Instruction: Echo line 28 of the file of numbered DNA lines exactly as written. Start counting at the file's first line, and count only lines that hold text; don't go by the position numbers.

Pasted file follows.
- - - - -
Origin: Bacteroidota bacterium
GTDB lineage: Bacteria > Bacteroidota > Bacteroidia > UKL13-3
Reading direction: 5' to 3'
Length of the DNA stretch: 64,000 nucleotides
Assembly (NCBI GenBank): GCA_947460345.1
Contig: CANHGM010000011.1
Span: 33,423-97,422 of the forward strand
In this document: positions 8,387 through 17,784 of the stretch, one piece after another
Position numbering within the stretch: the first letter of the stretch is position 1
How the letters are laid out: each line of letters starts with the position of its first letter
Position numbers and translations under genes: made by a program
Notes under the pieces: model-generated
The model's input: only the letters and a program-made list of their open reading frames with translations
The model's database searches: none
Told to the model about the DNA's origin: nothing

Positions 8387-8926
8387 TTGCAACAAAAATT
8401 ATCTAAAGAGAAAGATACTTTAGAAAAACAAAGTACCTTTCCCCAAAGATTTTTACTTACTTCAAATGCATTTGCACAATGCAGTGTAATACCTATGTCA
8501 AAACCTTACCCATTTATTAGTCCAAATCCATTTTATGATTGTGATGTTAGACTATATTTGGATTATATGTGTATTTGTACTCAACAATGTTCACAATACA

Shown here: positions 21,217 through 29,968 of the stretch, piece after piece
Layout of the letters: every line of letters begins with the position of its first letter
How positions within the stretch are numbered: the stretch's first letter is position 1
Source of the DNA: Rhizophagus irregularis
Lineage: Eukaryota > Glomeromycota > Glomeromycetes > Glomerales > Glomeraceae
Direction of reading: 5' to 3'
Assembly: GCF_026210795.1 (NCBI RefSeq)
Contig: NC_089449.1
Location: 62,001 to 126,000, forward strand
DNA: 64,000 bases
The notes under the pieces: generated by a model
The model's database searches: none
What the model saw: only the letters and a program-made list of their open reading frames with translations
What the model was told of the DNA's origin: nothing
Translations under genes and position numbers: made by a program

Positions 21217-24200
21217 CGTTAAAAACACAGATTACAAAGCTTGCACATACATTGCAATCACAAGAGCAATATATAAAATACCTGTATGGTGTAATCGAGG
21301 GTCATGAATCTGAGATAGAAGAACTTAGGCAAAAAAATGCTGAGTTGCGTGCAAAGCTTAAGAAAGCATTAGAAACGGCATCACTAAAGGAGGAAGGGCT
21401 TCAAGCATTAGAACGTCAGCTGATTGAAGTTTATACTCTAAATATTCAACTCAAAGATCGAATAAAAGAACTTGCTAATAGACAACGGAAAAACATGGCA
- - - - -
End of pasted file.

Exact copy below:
Location: 62,001 to 126,000, forward strand